Low life expectancy and pension funding
Scots have bad old age health and die younger than rest of UK
Scotland’s first minister Alex Salmond on the campaign trail. Actuarial numbers matter in the Scottish independence debate, amid charge and counter-charge over how much Scotland can afford to pay in pensions if it decides to go it alone. Photograph: PA
For decades, Scots have had the worst health in the United Kingdom. Three year ago, the number of people dying aged under 75 in Scotland dropped by 2 per cent, continuing a steady fall that has been under way since the early 1990s.
However, people aged under 75 living in the poorest tenth of Scottish society in its most deprived districts – places such as Ferguslie in Paisley, for example; or Possil and Keppochhill in Glasgow – are 3.7 times more likely to die in any one year than those living in its richest districts.
Since 1951, life expectancy for men has risen from 64.4 years to 75.8, while that of women rose from 68.7 years to 80.3.
In 1980, a man retiring at 65 could expect to live for barely over four years, while women, retiring at 60, could expect 15 years.
Five years ago, a man retiring at 65 could expect to live for 10.8 years, while a woman quitting work at 60 could expect a further 20.3 years of life. However, there is a difference between life expectancy and how long one lives in good health. In this respect, Scotland is doing badly.
Healthy old ageThe finance committee of the Scottish Parliament in Holyrood last year warned that not only does Scotland have one of the lowest life expectancies in western Europe but “the gap between life expectancy and healthy life expectancy has, for men, actually been widening”.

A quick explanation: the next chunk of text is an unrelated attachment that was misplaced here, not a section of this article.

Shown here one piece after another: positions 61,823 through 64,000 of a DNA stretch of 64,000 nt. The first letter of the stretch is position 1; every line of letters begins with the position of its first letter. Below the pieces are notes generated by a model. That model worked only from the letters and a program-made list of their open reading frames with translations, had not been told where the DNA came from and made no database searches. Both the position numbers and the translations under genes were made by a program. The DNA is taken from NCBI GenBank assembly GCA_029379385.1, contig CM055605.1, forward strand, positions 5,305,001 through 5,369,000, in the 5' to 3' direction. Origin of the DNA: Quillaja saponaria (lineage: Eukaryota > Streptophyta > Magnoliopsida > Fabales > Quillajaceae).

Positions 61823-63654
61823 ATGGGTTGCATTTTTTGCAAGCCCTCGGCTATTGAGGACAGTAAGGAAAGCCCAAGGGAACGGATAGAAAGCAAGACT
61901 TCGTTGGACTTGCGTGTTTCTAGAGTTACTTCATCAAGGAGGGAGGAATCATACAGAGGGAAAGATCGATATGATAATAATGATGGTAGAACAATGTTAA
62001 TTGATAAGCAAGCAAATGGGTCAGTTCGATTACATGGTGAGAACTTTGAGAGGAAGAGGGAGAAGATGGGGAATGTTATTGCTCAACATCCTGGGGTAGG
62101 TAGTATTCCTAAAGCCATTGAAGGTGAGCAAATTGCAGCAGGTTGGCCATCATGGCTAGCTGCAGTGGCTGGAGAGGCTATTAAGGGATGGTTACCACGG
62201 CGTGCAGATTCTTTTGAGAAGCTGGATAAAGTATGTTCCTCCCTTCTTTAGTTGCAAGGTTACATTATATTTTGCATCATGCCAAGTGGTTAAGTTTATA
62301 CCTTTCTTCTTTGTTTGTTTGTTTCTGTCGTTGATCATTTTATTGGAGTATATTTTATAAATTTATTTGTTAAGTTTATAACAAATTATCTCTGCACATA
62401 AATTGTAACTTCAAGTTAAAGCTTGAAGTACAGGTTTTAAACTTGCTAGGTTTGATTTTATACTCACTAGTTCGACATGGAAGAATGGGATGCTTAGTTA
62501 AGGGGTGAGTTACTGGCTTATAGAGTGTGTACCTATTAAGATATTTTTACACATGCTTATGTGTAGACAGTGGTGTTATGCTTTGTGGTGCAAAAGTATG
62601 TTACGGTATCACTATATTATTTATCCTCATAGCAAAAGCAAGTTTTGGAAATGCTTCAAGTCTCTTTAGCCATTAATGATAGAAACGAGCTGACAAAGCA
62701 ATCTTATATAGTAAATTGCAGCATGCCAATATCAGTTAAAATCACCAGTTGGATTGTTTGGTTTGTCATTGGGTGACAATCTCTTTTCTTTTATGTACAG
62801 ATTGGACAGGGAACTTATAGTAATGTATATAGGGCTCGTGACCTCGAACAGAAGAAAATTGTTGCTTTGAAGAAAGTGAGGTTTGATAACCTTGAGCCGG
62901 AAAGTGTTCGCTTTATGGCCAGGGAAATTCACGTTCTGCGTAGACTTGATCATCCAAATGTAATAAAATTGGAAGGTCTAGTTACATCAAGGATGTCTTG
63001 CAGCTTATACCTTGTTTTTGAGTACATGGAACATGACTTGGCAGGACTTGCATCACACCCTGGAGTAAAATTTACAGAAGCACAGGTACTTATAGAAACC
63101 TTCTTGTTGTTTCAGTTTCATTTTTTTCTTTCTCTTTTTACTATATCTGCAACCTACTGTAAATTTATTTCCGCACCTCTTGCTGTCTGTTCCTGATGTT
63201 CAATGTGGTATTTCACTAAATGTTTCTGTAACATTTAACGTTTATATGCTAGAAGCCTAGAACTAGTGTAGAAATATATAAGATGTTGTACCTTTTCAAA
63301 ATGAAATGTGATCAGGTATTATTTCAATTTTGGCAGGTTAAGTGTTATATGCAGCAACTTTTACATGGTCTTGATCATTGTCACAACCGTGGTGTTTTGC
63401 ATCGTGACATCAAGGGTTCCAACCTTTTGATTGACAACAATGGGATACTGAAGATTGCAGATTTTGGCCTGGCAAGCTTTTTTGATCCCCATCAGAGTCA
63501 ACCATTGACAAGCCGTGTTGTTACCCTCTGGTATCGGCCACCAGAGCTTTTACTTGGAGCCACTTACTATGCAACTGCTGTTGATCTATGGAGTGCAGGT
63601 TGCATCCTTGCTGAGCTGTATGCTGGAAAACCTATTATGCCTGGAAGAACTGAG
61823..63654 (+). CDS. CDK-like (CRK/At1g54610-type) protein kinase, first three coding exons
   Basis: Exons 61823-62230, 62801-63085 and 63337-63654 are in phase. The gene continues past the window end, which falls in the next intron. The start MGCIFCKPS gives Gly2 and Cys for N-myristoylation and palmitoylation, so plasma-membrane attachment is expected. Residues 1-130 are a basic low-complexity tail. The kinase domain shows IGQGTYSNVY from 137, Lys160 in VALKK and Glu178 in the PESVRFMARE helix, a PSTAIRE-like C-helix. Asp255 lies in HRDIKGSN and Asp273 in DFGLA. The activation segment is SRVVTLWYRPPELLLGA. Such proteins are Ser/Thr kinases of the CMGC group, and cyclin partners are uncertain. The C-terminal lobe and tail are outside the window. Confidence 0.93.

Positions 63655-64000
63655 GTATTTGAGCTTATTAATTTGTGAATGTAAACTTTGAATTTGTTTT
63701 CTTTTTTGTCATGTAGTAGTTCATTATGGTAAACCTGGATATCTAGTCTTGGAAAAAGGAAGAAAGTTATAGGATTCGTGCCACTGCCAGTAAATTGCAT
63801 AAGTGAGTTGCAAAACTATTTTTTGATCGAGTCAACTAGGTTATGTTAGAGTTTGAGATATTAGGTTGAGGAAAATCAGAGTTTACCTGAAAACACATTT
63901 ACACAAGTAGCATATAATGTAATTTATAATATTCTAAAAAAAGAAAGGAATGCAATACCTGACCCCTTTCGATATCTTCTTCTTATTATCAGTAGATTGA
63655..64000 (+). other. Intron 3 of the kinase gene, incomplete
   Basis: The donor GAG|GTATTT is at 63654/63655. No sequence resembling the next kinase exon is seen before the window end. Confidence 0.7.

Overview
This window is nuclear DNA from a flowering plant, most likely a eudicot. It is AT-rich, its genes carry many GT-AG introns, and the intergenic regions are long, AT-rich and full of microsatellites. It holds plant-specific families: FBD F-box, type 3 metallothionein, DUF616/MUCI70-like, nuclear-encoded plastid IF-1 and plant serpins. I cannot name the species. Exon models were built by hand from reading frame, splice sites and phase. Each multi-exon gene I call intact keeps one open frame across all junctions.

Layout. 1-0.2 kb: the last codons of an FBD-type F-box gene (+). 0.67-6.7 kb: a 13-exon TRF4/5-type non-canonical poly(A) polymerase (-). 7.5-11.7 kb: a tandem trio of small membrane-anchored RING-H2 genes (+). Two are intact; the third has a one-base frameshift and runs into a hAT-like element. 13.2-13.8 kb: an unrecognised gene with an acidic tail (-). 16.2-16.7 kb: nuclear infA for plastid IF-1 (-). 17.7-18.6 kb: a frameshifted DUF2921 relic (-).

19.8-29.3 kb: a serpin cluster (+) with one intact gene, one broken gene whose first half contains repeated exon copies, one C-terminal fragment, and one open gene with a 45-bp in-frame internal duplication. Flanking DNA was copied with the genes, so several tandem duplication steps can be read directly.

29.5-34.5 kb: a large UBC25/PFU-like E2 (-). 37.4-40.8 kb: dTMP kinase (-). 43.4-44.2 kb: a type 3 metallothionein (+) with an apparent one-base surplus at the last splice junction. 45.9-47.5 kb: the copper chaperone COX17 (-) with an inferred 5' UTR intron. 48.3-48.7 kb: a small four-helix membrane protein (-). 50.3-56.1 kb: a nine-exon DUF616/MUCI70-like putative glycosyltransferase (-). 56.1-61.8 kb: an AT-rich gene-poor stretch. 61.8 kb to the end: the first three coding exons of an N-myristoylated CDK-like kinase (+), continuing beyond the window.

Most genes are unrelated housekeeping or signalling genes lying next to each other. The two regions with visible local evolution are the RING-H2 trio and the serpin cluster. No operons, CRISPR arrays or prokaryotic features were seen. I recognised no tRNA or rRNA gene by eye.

The number of pensioners will rise by over half a million in just 20 years to hit 1.4 million. Meanwhile, Scotland’s total population will rise by then to 5.7 million, and it should hit six million 15 years after, according to the National Records of Scotland office.
Such actuarial numbers matter in the Scottish independence referendum debate, amid charge and counter-charge over how much Scotland can afford to pay in pensions if it decides to go it alone on September 18th.
Most of the extra numbers predicted to be living in Scotland in 20 years will be immigrants. Currently, Scotland receives about 7,000 a year, but Scottish first minister Alex Salmond is banking on that number rising to 24,000.
The contrast is striking between Salmond’s attitude and that in England, where immigration is increasingly a toxic issue. For Scotland, however, immigration, particularly in an independent Scotland, will be a necessity if future pension bills are to be met.
The future of pensions – the state one given to all; the public service one paid to those who spent a lifetime in the state’s employ; and also, private ones – are all featuring in the independence debate as Scots edge closer to decision.